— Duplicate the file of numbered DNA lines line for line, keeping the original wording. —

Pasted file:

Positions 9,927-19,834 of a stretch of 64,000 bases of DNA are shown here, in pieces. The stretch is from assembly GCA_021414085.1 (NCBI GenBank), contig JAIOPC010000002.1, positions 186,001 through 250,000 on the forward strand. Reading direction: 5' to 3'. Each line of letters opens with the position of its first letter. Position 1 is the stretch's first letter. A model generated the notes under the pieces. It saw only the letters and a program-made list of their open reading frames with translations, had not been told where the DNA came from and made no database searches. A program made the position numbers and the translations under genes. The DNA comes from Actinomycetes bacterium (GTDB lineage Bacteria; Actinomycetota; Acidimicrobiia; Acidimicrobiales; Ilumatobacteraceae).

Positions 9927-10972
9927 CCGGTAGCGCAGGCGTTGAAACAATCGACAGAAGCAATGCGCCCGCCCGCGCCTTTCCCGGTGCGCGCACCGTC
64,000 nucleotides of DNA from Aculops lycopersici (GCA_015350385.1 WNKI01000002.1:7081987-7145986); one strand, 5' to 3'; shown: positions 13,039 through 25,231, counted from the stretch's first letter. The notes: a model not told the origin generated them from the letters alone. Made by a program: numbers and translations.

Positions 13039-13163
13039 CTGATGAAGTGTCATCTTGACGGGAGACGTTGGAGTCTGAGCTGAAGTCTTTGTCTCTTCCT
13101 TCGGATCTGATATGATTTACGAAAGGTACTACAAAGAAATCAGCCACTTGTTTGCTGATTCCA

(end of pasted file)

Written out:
Positions 9,927-19,834 of a stretch of 64,000 bases of DNA are shown here, in pieces. The stretch is from assembly GCA_021414085.1 (NCBI GenBank), contig JAIOPC010000002.1, positions 186,001 through 250,000 on the forward strand. Reading direction: 5' to 3'. Each line of letters opens with the position of its first letter. Position 1 is the stretch's first letter. A model generated the notes under the pieces. It saw only the letters and a program-made list of their open reading frames with translations, had not been told where the DNA came from and made no database searches. A program made the position numbers and the translations under genes. The DNA comes from Actinomycetes bacterium (GTDB lineage Bacteria; Actinomycetota; Acidimicrobiia; Acidimicrobiales; Ilumatobacteraceae).

Positions 9927-10972
9927 CCGGTAGCGCAGGCGTTGAAACAATCGACAGAAGCAATGCGCCCGCCCGCGCCTTTCCCGGTGCGCGCACCGTC
64,000 nucleotides of DNA from Aculops lycopersici (GCA_015350385.1 WNKI01000002.1:7081987-7145986); one strand, 5' to 3'; shown: positions 13,039 through 25,231, counted from the stretch's first letter. The notes: a model not told the origin generated them from the letters alone. Made by a program: numbers and translations.

Positions 13039-13163
13039 CTGATGAAGTGTCATCTTGACGGGAGACGTTGGAGTCTGAGCTGAAGTCTTTGTCTCTTCCT
13101 TCGGATCTGATATGATTTACGAAAGGTACTACAAAGAAATCAGCCACTTGTTTGCTGATTCCA